Solar cell facts
A solar cell or photovoltaic cell is a device that converts light energy into electrical energy. Sometimes the term solar cell is reserved for devices intended specifically to capture energy from sunlight, while the term photovoltaic cell is used when the light source is unspecified. The device needs to fulfill only two functions: photogeneration of charge carriers (electrons and electron holes) in a light-absorbing material, and separation of the charge carriers to a conductive contact that will transmit the electricity. This conversion is called the photovoltaic effect, and the field related to solar cells is known as photovoltaics.
Solar cells applications
Solar cells have many apps. They have long been used in situations where electrical power from the grid is unavailable, such as in remote area power systems, Earth-orbiting satellites and space probes, consumer systems, e.g. handheld calculators or wrist watches, remote radiotelephones and water pumping applications. More recently, they are starting to be used in assemblies of solar modules connected to the electricity grid through an inverter, often in combination with net metering.
Solar cells are regarded as one of the key technologies towards a sustainable energy supply.
Three generations of development
The first generation photovoltaic consists of a large-area, single layer p-n junction diode, which is capable of generating usable electrical energy from light sources with the wavelengths of sunlight. These cells are typically made using a silicon wafer. First generation photovoltaic cells (also known as silicon wafer-based solar cells) are the dominant technology in the commercial production of solar cells, accounting for more than 86% of the solar cell market.
The second generation of photovoltaic materials is based on the use of thin-film deposits of semiconductors. These devices were initially designed to be high-efficiency, multiple junction photovoltaic cells. Later, the advantage of using a thin-film of material was noted, reducing the mass of material required for cell design. This contributed to a prediction of greatly reduced costs for thin film solar cells. Currently (2007) there are different technologies/semiconductor materials under investigation or in mass production, such as amorphous silicon, poly-crystalline silicon, micro-crystalline silicon, cadmium telluride, copper indium selenide/sulfide. Typically, the efficiencies of thin-film solar cells are lower compared with silicon (wafer-based) solar cells, but manufacturing costs are also lower, so that a lower price in terms of $/watt of electrical output can be achieved. Another advantage of the reduced mass is that less support is needed when placing panels on rooftops and it allows fitting panels on light materials or flexible materials, even textiles. This allows for portable roll-up solar panels, which can fit in a backpack and be used to power cell phones or laptops in remote areas.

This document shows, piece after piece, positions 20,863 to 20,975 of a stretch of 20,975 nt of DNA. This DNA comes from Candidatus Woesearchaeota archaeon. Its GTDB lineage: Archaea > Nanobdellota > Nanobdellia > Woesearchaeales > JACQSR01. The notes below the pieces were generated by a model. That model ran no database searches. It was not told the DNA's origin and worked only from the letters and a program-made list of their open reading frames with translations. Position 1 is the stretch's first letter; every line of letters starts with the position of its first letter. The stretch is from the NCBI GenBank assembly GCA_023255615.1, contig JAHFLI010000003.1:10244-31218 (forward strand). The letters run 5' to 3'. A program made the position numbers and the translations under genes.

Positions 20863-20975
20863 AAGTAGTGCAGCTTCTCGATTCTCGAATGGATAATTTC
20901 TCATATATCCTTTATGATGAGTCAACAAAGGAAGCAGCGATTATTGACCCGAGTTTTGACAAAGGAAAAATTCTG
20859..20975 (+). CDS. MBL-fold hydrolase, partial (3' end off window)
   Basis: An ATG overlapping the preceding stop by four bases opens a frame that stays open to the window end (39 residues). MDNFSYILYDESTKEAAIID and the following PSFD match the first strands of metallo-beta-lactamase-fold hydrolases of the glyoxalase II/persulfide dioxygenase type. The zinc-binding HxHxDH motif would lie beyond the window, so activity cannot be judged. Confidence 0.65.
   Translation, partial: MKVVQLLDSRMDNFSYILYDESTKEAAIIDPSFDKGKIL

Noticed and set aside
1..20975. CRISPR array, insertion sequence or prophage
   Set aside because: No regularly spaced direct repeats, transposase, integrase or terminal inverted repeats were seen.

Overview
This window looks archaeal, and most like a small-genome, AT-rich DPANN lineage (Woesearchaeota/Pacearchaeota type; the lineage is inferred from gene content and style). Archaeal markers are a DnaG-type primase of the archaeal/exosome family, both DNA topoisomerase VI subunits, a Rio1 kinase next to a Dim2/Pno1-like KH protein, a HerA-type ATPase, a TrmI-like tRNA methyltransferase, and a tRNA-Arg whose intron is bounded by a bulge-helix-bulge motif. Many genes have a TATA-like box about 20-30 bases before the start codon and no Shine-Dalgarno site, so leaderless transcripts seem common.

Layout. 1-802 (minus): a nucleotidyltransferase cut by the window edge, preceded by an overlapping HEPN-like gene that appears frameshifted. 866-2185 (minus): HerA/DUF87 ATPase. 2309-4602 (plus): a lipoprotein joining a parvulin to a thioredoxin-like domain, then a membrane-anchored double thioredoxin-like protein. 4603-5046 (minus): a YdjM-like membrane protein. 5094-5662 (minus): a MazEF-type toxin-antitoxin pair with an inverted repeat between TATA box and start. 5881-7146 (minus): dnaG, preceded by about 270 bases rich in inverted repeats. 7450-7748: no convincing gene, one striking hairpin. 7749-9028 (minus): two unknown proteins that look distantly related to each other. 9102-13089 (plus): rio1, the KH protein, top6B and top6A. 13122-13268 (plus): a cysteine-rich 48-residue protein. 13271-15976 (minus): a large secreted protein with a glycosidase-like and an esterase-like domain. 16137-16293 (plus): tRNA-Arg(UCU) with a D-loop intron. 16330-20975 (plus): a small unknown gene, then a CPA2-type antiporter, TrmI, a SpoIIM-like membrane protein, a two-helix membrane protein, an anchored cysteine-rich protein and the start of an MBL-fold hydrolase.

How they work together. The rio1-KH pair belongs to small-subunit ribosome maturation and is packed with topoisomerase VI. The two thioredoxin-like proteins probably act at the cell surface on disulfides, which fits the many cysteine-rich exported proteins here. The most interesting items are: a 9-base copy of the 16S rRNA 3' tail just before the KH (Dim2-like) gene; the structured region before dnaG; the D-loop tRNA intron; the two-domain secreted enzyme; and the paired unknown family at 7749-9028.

Third generation photovoltaics are very different from the other two, broadly defined as semiconductor devices which do not rely on a traditional p-n junction to separate photogenerated charge carriers. These new devices include photoelectrochemical cells, Polymer solar cells, and nanocrystal solar cells.
Companies working on third generation photovoltaics include Xsunx, Konarka Technologies, Inc., Nanosolar and Nanosys. Research is also being done in this area by the USA's National Renewable Energy Laboratory (http://www.nrel.gov/).
- PEC (Photo Electro Chromic)
- Cuprous oxide solar cells
A conventional crystalline silicon solar cell (as of 2005). Electrical contacts made from busbars (the larger silver-colored strips) and fingers (the smaller ones) are printed on the silicon wafer.
Solar cell Facts for Kids. Kiddle Encyclopedia.